You may already know that advertisers have to work harder than ever to attract our attention. In a world where TV viewers can skip commercials and web surfers can tune out even the most annoying pop-up ads, companies have to look for new ways to capture the attention of their customers.

One of the newest ways for advertisers to get our attention is by using their own technology to track their movements. You may not realize it, but many companies are already tracking where we go and what we do, all through the smartphones in our pockets.

smartphone privacy

Many users do not realize that the smartphones in their pockets are actually sophisticated tracking devices. The location services on your phone keep track of where you are now, where you came from and how you got there. This kind of tracking technology may be great when you are using your GPS, but not so great when you are walking through the airport or the local department store.

This unique form of advertising and information gathering is known as Mobile Location Analytics, and it is not going away any time soon. In fact, the technologies that make it all possible keep getting better, and that means more tracking, not less. Mobile Location Analytics uses Bluetooth and Wi-Fi, along with the MAC address on your mobile device, to track your movements and know precisely where you are.

When you travel, the airport can know exactly how much time you spent in the coffee shop, which stores you visited and even how long you stood in the security line. When you hit the local department store, the retailer can tell how long you lingered over that sweater and even which dress you tried on. Even though the information cannot be tied directly to you, many people still feel it is an invasion of privacy.

If you find MLA invasive and more than slightly creepy, you can take steps to protect yourself and your data. Some customers are already rebelling against this constant tracking, and a number of retailers are allowing their customers to opt out. If you want to tell the stores you visit not to track you, check out the Smart Store Privacy section of the Future of Privacy Forum. While this privacy policy does not cover all retailers, it is a good start. As more consumers decide that MLA tracking invades their privacy, additional retailers are expected to sign up.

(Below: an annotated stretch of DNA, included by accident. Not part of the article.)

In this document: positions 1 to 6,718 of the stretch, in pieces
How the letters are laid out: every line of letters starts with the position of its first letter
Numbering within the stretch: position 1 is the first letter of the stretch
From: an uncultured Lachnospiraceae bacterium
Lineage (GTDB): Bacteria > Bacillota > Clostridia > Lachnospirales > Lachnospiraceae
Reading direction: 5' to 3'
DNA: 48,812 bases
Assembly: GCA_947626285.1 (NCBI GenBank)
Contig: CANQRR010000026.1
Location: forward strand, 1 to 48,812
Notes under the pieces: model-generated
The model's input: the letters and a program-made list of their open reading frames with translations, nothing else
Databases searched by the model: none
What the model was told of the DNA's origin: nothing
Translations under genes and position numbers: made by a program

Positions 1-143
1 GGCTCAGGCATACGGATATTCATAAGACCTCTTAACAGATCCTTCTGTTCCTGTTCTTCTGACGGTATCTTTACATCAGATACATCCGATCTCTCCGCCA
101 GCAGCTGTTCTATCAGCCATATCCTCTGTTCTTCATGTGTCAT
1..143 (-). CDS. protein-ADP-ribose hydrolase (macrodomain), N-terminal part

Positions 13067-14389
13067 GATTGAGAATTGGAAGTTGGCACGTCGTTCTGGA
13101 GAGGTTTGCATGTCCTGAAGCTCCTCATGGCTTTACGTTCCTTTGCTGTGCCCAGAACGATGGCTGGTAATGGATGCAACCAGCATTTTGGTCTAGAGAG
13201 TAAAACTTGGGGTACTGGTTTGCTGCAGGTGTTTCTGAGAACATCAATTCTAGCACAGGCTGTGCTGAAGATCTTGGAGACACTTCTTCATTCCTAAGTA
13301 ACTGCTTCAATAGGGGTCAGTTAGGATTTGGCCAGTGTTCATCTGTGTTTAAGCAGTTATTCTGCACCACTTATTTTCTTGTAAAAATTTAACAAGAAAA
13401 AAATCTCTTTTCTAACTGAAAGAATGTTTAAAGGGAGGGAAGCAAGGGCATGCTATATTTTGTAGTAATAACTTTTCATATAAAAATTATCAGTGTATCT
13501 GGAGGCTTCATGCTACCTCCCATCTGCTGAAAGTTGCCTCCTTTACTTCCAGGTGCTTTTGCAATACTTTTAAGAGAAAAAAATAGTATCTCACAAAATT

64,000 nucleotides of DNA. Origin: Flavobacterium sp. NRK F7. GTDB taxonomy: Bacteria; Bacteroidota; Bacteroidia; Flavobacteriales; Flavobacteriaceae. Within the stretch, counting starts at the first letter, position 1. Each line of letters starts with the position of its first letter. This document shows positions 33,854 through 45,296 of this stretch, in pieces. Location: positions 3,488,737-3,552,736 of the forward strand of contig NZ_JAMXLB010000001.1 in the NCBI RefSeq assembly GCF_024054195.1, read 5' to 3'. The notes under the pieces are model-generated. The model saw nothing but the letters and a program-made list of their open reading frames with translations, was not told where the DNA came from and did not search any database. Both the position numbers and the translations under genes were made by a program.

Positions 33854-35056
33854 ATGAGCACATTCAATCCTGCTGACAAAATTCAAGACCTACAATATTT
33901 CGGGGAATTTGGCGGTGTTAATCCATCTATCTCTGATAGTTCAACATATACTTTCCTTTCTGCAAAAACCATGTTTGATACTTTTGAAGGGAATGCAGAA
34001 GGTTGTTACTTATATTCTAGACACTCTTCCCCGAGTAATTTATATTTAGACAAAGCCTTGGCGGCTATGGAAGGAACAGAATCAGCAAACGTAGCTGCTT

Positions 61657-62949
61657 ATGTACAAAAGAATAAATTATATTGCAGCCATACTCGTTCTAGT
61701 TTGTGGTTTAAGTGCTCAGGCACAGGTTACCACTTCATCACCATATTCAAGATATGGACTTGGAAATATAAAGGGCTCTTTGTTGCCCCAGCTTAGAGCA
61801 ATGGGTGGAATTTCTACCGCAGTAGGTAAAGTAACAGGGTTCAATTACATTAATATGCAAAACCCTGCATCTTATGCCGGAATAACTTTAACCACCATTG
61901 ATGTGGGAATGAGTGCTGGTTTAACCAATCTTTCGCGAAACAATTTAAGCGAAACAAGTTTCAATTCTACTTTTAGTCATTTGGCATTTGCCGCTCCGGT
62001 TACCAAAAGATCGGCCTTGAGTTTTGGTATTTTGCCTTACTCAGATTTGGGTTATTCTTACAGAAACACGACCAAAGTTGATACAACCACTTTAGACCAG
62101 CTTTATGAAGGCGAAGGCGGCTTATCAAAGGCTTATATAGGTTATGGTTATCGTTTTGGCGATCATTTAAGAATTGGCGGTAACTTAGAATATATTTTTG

privacy rules

You will need to gather some information from your smartphone before you can opt out of the tracking technology. Specifically you will need the MAC address, Wi-Fi and Bluetooth settings of your smartphone. Locating the MAC address can be the most difficult part, since it has a different look than the others. The MAC address will be 12 digits long, and it will look something like 92:15:6F:95:D5:A9.

If you have an Apple smartphone, bring up the Settings menu, go to General and then About to find the Wi-Fi address and Bluetooth settings. Turn on Wi-Fi and Bluetooth if you do not see an address, then check again.

If you use an Android smartphone, go to Settings, then About Phone to see the Wi-Fi and Bluetooth addresses. Again, if the addresses are missing you will need to turn on Wi-Fi and Bluetooth and check again.

Finding the MAC address is a bit trickier, since the location varies from device to device. Start by looking under Status or Hardware Information. If it is not there, go to Start, Settings and look for Wireless LAN and then Advanced and find the MAC address field.

Opting out of MLA tracking is not easy. After all, the technology industry has a vested interest in learning as much as possible about its customers. If you feel that your privacy is being invaded, however, taking the time to find your MAC address and opt out of tracking can be time well spent.